Drugs manufactured in a lab are known as synthetic drugs. Sometimes they may be called designer drugs or club drugs. They have been made to mimic the effects of other drugs, like cocaine or marijuana, derived from plants. Synthetic drugs can be much more potent than other drugs, and they may contain unknown chemicals that can be dangerous or even deadly. The bulk of these drugs come from outside the United States.
Some synthetic drugs offer medicinal uses, but more have been created for non-medical and illegal reasons. These types of illicit drugs provide psychedelic and psychoactive effects for users. The feelings of euphoria they provide encourage people to abuse them.
Synthetic drugs get divided into two categories based on their chemical compositions — cannabinoids and stimulants. Synthetic cannabinoids copy the primary psychoactive ingredient in marijuana, THC. Sold initially under the name Spice, synthetic forms of marijuana first appeared in Europe in 2004 and in the U.S. in 2008.
Synthetic stimulants mimic the effects of such drugs as cocaine, LSD, and methamphetamine. Bath salts, the most common synthetic stimulants, were first synthesized in France in the late 1920s. The abuse of bath salts began in the former Soviet Union during the 1930s and 1940s, and they first gained popularity in America in the 1990s. U.S. Drug Enforcement Agency (DEA) has estimated more than 200-plus synthetic stimulants and 90-plus synthetic cannabinoid compounds are available. Examples of these include:
Many synthetic cannabinoids are often sold as natural products or even as herbal incense in convenience stores or tobacco shops. The manufacturers regularly adjust the chemical compositions of their drugs to evade new laws labeling them as illegal.
Common brand names for this type of synthetic drug include Spice, K2, Kronic, Skunk, Blaze, Red X Dawn, Genie, and Zohai. Synthetic forms of marijuana produce both short- and long-term effects on a person’s mind and body. In the short term, these can include:
Over time, users may experience various dangerous and life-threatening side effects. Acute kidney injury has been linked to synthetic cannabinoids, as well as problems with memory, confusion, and paralysis. It is possible to become addicted to synthetic marijuana and experience withdrawal symptoms. These can include cravings, nightmares, heavy sweating, nausea, tremors, headaches, extreme tiredness, insomnia, diarrhea, vomiting, and more.
Synthetic stimulants are manufactured as powders. They are sold in small plastic bags or foil packages labeled “not safe for human consumption.” These drugs may be snorted, injected, swallowed, or smoked. The most common type of synthetic stimulant is bath salts, which is sold under dozens of different brand names, such as:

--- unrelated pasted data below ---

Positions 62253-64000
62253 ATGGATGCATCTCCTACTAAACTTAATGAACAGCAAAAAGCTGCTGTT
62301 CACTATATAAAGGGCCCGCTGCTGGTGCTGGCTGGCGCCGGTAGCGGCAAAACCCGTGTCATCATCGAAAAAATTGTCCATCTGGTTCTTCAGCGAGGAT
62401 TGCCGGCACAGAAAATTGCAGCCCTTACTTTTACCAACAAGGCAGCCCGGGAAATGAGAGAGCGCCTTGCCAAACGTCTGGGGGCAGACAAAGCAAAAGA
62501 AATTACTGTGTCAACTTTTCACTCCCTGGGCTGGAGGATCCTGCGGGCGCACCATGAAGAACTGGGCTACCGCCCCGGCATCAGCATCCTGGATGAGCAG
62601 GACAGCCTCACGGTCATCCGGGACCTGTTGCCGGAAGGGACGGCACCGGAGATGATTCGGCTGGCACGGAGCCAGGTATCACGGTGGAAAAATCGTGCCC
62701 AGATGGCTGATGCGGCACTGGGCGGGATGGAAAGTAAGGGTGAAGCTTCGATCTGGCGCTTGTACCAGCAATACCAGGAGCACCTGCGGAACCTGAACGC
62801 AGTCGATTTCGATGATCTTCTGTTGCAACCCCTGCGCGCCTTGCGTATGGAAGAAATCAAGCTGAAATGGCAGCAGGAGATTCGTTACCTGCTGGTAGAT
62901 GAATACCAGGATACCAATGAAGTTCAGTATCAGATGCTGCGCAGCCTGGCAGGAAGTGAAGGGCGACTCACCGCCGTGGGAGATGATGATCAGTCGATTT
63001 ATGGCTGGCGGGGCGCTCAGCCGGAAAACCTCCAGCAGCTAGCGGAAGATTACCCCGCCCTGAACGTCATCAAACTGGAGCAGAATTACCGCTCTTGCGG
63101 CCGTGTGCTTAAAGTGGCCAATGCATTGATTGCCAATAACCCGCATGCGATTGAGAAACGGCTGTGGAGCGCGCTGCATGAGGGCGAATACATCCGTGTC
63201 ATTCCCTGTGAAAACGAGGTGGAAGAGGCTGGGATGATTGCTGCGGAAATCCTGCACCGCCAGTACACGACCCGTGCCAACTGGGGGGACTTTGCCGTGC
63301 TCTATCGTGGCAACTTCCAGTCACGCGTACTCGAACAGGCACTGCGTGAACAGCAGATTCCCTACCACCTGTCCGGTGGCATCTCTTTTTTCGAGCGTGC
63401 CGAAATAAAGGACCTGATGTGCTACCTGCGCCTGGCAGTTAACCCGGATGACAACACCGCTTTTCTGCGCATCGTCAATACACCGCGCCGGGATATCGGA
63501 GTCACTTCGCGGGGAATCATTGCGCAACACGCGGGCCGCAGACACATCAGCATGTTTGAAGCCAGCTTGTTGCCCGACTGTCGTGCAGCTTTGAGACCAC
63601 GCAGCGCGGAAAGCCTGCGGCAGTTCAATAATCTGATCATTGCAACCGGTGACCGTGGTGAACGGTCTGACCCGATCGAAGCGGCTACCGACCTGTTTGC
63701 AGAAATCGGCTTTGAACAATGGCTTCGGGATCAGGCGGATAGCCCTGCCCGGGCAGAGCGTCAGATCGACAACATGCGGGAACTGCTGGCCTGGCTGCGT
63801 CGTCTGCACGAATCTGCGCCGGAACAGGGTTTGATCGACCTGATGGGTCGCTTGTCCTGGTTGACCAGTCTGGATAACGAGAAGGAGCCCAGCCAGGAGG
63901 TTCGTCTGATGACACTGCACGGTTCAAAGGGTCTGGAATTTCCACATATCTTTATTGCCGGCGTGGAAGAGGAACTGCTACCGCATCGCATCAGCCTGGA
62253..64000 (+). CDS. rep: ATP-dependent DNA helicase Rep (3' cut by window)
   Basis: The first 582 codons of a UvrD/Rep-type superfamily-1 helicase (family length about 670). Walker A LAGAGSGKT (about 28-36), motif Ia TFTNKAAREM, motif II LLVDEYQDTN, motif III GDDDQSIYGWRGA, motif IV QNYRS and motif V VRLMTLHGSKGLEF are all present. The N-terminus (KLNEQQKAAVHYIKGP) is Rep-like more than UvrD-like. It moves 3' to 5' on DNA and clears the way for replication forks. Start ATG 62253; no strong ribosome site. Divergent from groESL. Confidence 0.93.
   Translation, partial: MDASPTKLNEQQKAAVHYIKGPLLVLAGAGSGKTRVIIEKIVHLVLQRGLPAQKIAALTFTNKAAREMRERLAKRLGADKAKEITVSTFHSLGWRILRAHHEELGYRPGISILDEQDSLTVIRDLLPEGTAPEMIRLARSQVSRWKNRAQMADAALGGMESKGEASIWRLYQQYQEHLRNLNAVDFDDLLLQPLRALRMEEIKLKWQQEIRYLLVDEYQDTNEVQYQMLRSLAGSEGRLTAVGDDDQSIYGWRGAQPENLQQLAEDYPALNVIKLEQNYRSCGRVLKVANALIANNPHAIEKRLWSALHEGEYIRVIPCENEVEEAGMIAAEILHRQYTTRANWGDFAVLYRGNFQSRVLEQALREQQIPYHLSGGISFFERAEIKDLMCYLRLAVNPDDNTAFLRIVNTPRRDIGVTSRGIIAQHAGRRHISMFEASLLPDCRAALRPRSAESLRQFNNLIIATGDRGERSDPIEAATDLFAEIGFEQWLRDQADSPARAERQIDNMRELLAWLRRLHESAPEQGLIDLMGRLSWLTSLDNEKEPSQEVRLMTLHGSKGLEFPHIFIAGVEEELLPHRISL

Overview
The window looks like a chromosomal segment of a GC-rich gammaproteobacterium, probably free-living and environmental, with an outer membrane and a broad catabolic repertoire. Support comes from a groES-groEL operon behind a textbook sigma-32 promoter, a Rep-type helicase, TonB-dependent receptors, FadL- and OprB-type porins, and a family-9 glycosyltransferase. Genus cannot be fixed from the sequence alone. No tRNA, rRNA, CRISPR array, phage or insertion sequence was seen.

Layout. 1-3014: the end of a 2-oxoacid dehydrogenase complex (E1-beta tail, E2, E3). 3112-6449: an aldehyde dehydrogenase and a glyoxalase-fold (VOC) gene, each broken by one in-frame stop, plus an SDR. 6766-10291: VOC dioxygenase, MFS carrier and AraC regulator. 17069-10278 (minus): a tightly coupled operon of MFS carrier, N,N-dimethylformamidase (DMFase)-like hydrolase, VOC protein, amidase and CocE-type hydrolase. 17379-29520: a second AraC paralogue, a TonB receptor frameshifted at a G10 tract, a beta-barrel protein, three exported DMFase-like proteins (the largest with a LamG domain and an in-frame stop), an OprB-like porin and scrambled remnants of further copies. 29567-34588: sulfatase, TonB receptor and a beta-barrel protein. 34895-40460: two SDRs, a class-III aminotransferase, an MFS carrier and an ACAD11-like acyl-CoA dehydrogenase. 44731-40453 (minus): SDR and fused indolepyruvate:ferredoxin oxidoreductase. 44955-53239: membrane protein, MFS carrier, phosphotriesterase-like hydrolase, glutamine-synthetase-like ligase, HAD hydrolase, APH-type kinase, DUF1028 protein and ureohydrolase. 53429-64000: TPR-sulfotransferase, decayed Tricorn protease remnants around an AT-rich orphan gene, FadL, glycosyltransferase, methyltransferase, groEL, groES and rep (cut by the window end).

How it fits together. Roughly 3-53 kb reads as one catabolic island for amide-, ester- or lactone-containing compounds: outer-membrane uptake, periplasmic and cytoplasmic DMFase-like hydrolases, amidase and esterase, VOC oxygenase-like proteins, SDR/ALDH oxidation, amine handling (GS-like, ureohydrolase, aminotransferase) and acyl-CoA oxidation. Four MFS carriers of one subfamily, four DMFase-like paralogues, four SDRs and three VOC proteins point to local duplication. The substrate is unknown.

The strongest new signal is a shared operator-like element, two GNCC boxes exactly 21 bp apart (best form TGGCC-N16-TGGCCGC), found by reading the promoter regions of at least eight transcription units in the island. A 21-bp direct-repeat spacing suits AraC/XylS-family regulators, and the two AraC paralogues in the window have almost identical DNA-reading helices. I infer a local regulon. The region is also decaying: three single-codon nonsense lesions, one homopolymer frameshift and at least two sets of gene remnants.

Bath salts mimic the psychoactive effect of drugs like LSD or cocaine. They are legally sold at gas stations, head shops, convenience stores, or truck stops. The short-term effects associated with these drugs include:
Bath salts also cause a range of physical effects, including:
Over a longer period, bath salts may lead to kidney damage and failure, liver damage, a breakdown of skeletal muscle tissue, brain swelling, and death.
According to WebMD, about 12% of teens and young adults have tried Molly, a form of MDMA or ecstasy. Molly can be snorted or consumed as a capsule, tablet or liquid. Many young people mistakenly believe that Molly is not dangerous, but it has been linked to overdoses and deaths, as well as issues like severe muscle tension, seizures, dangerous overheating, memory loss, depression, and anxiety.
MDMA first became popular in clubs and at all-night dance parties or raves. Other club or party drugs include GHB (Gamma-hydroxybutyrate), also known as G and Liquid Ecstasy, Ketamine, also known as Special K and K, Rohypnol, also known as Roofies, Methamphetamine, also known as Speed, Ice, and Meth. Molly produces the following feelings because it is chemically similar to both stimulants and hallucinogens:
The name Molly is slang for “molecular” because of the so-called “pure” crystalline powder form of MDMA, which is typically sold in capsule form.
Because this drug promotes feelings of closeness and trust, it can encourage unsafe sexual behavior, thereby increasing a person’s risk of contracting or transmitting a sexually transmitted disease. Other side effects of MDMA or Molly include:
Synthetic opioids are most often behind opioid-involved overdose deaths today. According to the Centers for Disease Control and Prevention (CDC), more than 82% of these deaths are caused by a form of synthetic opioid. The most common and dangerous synthetic opioid is fentanyl. This drug is 50 to 100 times more potent than morphine.